Sunday, 7 December 2014

Egg Substitutes




I believe many thoughts are circulating on the use of eggs in our diet, & it is always easy to find support for whatever viewpoint we seek to justify to ourselves. Cage Free, organic, free range are all labels we are familiar with, those soothing 'feel good" words supporting our purchases. But do we ask the hard question.....what happens to low or poor producing hens, how long do free range hens actually stay in this environment, what is their used by date before the next port of call becomes their destiny...chicken sausages or whatever........looking towards a vegan diet brings up these issues & for myself it has been one of my stumbling blocks, as egg replacement powder just doesn't do it for me!
Here are a few tips I have been working on & may be helpful if you are researching this subject.
Depending on its role, you can use appropriate substitutes for eggs without compromising (to a large extent) on the taste. To my knowledge, the various roles of an egg (and the appropriate substitutions) are:
  1. To act as a binder (Coagulate)
  2. The egg proteins act as a binder by holding the ingredients together (or as they say “coagulating”) while cooking or baking. When they are beaten/ heated, they change the liquid mixture to a solid state. They help in preventing crumbling and provide structure for foods.
    Examples:
    Nutloaves casseroles, burgers, breads etc
    Substitutes:
    -In such cases, to substitute eggs you would need an ingredient that plays the same role. Like mashed potatoes, cooked rice, bread crumbs, cooked pasta, oatmeal, flax or chia
    seeds, commercial egg replacement products, Tahini, nut butters, silken tofu, tomato paste, arrowroot powder etc. -In cases of Sweet based goodies (like biscuits or pancakes), you can use fruits like Banana, applesauce, Xanthan Gum, agar agar (a non vegetarian equivalent like Gelatin),  cornstarch to perform the binding function. Keep in mind that using fruits can alter both the density and taste of the finished product. I have even seen mashed pumpkin used with great success.
    -In case of Baked Goods, you can use flax or chia seed (1 tbsp ground flax or chia seed with 3 tbsp hot water, whisked and set aside until thick and sticky). But if it’s also acting as a leavening agent along with binding then add in additional ¼ tsp baking powder.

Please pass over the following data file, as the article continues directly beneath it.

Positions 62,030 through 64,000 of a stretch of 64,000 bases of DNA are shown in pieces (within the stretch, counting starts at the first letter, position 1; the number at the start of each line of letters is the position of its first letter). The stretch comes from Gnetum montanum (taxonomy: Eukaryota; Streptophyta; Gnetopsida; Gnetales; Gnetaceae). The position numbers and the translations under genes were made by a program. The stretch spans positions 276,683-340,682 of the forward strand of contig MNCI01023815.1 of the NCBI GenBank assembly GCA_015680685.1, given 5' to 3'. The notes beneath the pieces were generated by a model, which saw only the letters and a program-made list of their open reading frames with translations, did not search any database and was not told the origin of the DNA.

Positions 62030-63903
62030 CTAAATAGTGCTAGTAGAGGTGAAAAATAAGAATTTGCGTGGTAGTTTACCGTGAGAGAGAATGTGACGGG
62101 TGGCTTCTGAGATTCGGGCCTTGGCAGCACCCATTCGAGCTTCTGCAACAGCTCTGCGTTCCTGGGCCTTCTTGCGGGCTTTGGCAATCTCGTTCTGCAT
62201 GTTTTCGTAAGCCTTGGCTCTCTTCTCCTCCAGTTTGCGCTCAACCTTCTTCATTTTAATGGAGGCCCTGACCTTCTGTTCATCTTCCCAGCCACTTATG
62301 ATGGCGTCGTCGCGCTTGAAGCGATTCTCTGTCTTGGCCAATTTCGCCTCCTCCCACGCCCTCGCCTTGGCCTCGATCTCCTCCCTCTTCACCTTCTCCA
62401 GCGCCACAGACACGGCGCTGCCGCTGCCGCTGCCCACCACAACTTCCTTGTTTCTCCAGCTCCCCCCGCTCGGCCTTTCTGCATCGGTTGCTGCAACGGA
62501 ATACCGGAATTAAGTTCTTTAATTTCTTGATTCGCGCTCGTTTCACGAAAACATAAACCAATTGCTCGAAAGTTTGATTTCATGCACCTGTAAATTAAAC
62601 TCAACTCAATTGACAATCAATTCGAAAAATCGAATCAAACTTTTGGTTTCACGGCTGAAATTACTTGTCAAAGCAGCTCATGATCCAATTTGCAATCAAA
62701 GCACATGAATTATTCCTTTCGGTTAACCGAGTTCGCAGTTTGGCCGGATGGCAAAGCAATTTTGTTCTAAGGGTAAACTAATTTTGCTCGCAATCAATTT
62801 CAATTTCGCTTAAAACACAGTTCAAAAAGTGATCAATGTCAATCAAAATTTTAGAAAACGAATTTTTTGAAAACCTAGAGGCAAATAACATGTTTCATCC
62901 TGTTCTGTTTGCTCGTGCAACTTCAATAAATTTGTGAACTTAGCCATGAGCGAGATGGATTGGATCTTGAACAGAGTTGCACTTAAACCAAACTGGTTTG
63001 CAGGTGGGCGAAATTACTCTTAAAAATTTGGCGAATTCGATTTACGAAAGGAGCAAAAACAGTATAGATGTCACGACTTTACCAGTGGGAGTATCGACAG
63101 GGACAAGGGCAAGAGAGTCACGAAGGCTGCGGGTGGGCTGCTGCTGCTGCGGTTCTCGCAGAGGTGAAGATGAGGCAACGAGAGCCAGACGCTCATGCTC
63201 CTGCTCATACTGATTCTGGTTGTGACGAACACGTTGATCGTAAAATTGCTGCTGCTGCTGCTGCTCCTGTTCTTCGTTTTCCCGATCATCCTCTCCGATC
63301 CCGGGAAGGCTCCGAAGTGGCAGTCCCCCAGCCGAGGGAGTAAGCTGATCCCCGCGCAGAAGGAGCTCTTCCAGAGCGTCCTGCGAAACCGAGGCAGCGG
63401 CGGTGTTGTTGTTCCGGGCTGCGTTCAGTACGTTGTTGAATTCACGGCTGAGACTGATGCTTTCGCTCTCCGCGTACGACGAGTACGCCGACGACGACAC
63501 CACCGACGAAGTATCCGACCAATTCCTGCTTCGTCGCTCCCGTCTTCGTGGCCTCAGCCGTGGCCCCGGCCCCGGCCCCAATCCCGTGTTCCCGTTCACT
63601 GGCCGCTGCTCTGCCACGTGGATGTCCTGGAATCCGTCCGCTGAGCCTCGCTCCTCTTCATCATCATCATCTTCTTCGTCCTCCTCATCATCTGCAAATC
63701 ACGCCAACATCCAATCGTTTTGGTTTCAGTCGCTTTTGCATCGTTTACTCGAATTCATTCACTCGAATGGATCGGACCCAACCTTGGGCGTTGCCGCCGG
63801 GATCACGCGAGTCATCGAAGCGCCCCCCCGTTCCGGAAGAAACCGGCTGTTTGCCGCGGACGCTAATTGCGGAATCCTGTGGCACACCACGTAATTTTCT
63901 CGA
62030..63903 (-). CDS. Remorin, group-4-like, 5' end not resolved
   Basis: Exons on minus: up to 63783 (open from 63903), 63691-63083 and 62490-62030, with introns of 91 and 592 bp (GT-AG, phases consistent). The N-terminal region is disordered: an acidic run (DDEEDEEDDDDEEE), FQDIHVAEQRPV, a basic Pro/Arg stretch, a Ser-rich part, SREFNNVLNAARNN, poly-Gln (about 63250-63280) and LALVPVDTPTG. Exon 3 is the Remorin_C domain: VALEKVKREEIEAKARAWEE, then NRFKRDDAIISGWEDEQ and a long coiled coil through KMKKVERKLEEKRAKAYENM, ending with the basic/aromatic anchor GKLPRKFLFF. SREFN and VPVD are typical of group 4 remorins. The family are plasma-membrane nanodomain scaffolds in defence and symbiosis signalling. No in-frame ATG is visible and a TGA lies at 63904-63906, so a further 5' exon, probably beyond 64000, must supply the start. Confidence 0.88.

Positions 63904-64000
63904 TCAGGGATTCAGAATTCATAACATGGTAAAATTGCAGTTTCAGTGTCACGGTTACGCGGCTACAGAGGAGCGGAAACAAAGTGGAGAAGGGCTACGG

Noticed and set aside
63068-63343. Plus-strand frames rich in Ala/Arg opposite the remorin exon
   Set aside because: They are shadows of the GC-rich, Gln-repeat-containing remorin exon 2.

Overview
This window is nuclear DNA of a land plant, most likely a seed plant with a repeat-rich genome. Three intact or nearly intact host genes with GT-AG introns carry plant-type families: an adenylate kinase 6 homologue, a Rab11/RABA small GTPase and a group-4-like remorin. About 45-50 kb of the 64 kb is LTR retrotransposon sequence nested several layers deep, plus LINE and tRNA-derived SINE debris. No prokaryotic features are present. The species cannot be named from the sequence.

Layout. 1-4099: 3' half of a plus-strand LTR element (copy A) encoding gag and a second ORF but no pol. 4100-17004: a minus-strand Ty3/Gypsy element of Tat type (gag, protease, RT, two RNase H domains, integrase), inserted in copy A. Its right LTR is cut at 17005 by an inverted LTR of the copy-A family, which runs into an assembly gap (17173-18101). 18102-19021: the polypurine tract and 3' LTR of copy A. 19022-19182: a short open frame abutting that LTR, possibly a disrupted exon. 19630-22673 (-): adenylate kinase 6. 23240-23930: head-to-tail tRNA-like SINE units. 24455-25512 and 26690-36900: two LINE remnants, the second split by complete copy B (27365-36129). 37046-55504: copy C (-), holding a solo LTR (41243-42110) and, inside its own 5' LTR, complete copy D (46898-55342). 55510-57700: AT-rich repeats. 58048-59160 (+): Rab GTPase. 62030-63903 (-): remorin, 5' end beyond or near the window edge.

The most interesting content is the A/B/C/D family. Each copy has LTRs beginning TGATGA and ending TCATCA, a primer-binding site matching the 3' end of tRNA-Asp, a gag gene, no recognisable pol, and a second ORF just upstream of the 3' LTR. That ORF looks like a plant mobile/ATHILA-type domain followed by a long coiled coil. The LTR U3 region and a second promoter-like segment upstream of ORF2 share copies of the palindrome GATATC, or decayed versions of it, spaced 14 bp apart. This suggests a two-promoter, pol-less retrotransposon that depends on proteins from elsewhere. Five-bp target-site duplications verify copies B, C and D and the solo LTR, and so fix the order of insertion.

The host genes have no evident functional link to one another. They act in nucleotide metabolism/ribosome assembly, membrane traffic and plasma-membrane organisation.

3. To act as a leavening agent
  4. Beaten eggs are a leavening agent as they incorporate air into the batter, which will expand in the oven and cause the cake to rise. Some cakes use beaten eggs as their only source of leavening.
    Examples:
    cakes, cupcakes, souffl├ęs etc
    Substitutes:
    Baking powder (plus extra oil), Vinegar, Baking soda (plus lemon juice/orange juice),  all play an equivalent role as leavening
  5. To provide moisture and texture (Emulsify).
  6. Eggs have emulsification properties, which in plain English would mean something that binds things together which naturally won’t come together or mix. Like say- Oil and Vinegar. Egg yolks allow fats to stay dispersed in water and water to stay dispersed in fats which in turn promote thickening and product stability. So this property gives the baked goodies that smooth and creamy texture along with providing it moisture.
    Examples:
    Mayonnaise (emulsifier) and, biscuits, muffins & breads(to provide moisture)
    Substitutes:
    Turns out that there is lecithin in Tofu as well which acts as an emulsifier when the oil is added slowly, which is perhaps why you will see that Tofu is sometimes used to make Vegan Mayonnaise.
    For additional moisture, try using fruit or fruit puree like banana, applesauce, pumpkin puree, apple butter etc
  7. To provide color
  8. The cartenoids present in the eggs are responsible for the color it provides to foods. This is found in Egg yolks (the yellow part), that give crusts that beautiful golden brown color.
    Examples:
    Scrambled Eggs, egg wash, coating for frying etc.
    Substitutes:
    As for cases like scrambled egg, they can be replaced with Tofu with a pinch of Turmeric. The softness of tofu mimics the creaminess of eggs and the turmeric gives it that beautiful golden color to ape the yellow of eggs. Tofu, as we all know, is a protein powerhouse too.
    When it comes to using egg coatings for frying, use a mix of all purpose flour + water to form a paste and then apply that as a coating instead of beaten eggs. Instead of all purpose flour, you can also use Chickpea Flour (Besan) to do the same.
    For Glazing on pies, breads etc, try using some melted vegan spread with perhaps some almond milk to glace, it works fairly well.
  9. For extra Volume and Lightness
  10. Egg Whites when beaten provide extra volume and air thereby giving lightness to the finished product.
    Examples:
    Omelets, cakes etc
    Substitutes:
    One way to do this, that works is creaming the vegan spread and sugar in the beginning of the cake making process for a long time, until it becomes very light and fluffy. Also, by simply folding the ingredients instead of beating, helps to provide lightness to the baked goods. This is because, both the creaming and folding process helps to incorporate more air into the batter. Of course this is not applicable in the case of  Sponge cakes where eggs form the basis of such cakes & where a satisfactory substitute is unrealistic!
    All said and done, keep in mind that if a recipe for baked goods calls for three or more eggs per batch (with a typical “batch” consisting of 36 cookies, one pan of brownies, one loaf of bread, or in one cake), then, more often than not, egg substitutes do not work. Baked Goods and other popular desserts with relatively high egg content do not turn out well in egg-free cooking. In these situations, it is usually best to make something else !

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